A notorious flooding blackspot in Yorkshire has managed to stay dry by working with nature on a community-led defence scheme
The town of Pickering receives water draining off the North York Moors. It had been refused a multimillion pound concrete wall defence scheme when a local environmentalist pointed out that the moors had traditionally released rainwater much more slowly. Residents helped build 167 leaky dams of logs and branches to slow down flow. Sited above the town, they let normal water levels through but slow down high levels of rain. Another 187 smaller dams made from bales of heather were built, and 29 hectares of woodland planted. A bund to store and slowly release flood water was also installed.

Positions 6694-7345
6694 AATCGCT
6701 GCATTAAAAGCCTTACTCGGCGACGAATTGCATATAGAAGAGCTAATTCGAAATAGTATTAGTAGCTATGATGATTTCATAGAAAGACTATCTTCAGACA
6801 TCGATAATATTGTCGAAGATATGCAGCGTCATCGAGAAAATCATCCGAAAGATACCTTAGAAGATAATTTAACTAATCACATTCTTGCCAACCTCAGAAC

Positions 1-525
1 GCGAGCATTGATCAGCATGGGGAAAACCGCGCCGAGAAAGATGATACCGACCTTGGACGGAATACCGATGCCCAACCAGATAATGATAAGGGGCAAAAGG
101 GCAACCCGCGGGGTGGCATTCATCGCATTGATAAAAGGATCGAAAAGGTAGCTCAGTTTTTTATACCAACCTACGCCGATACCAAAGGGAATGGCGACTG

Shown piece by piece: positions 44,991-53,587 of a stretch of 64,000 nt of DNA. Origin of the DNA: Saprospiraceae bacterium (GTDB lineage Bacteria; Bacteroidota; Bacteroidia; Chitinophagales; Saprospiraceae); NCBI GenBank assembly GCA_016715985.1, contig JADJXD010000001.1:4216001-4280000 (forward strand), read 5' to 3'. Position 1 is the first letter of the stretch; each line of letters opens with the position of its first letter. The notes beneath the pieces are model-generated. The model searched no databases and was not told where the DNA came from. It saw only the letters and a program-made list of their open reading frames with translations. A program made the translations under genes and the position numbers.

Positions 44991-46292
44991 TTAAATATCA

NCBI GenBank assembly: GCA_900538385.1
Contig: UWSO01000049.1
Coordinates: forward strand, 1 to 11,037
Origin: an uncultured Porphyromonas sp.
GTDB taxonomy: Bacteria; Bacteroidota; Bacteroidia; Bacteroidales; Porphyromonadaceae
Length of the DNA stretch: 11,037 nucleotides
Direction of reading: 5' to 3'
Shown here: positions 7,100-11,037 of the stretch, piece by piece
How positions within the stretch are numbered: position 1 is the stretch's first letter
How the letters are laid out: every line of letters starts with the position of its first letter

When heavy rainfall hit the area again in December 2015, the scheme “worked a treat”.
“Our community got on with life as normal,” said Mike Potter of the Pickering and District Civic Society.
Photo: Flickr member Elzoh